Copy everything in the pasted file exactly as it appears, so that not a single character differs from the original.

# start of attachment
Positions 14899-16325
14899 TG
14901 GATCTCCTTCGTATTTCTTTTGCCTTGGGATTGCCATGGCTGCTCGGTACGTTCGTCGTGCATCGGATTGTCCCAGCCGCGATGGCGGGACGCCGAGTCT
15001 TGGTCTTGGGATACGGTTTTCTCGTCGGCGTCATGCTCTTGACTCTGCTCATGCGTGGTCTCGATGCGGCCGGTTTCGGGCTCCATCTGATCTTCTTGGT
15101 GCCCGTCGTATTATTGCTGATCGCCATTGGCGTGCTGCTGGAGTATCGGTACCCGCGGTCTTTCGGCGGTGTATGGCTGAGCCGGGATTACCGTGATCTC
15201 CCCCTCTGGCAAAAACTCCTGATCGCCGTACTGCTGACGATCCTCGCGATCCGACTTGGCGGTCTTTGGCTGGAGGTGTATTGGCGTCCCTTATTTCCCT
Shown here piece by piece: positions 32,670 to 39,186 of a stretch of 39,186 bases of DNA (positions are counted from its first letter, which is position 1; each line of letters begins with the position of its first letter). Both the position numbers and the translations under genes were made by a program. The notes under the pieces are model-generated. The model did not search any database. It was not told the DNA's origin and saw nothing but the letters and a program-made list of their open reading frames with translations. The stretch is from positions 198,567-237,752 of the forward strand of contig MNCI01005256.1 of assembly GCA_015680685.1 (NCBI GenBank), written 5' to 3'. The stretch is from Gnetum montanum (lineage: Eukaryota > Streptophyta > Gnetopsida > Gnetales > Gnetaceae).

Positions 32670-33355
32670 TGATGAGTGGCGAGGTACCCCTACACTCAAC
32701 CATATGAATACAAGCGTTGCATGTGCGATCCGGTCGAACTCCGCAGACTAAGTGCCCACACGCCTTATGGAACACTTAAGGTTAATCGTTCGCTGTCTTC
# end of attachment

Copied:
Positions 14899-16325
14899 TG
14901 GATCTCCTTCGTATTTCTTTTGCCTTGGGATTGCCATGGCTGCTCGGTACGTTCGTCGTGCATCGGATTGTCCCAGCCGCGATGGCGGGACGCCGAGTCT
15001 TGGTCTTGGGATACGGTTTTCTCGTCGGCGTCATGCTCTTGACTCTGCTCATGCGTGGTCTCGATGCGGCCGGTTTCGGGCTCCATCTGATCTTCTTGGT
15101 GCCCGTCGTATTATTGCTGATCGCCATTGGCGTGCTGCTGGAGTATCGGTACCCGCGGTCTTTCGGCGGTGTATGGCTGAGCCGGGATTACCGTGATCTC
15201 CCCCTCTGGCAAAAACTCCTGATCGCCGTACTGCTGACGATCCTCGCGATCCGACTTGGCGGTCTTTGGCTGGAGGTGTATTGGCGTCCCTTATTTCCCT
Shown here piece by piece: positions 32,670 to 39,186 of a stretch of 39,186 bases of DNA (positions are counted from its first letter, which is position 1; each line of letters begins with the position of its first letter). Both the position numbers and the translations under genes were made by a program. The notes under the pieces are model-generated. The model did not search any database. It was not told the DNA's origin and saw nothing but the letters and a program-made list of their open reading frames with translations. The stretch is from positions 198,567-237,752 of the forward strand of contig MNCI01005256.1 of assembly GCA_015680685.1 (NCBI GenBank), written 5' to 3'. The stretch is from Gnetum montanum (lineage: Eukaryota > Streptophyta > Gnetopsida > Gnetales > Gnetaceae).

Positions 32670-33355
32670 TGATGAGTGGCGAGGTACCCCTACACTCAAC
32701 CATATGAATACAAGCGTTGCATGTGCGATCCGGTCGAACTCCGCAGACTAAGTGCCCACACGCCTTATGGAACACTTAAGGTTAATCGTTCGCTGTCTTC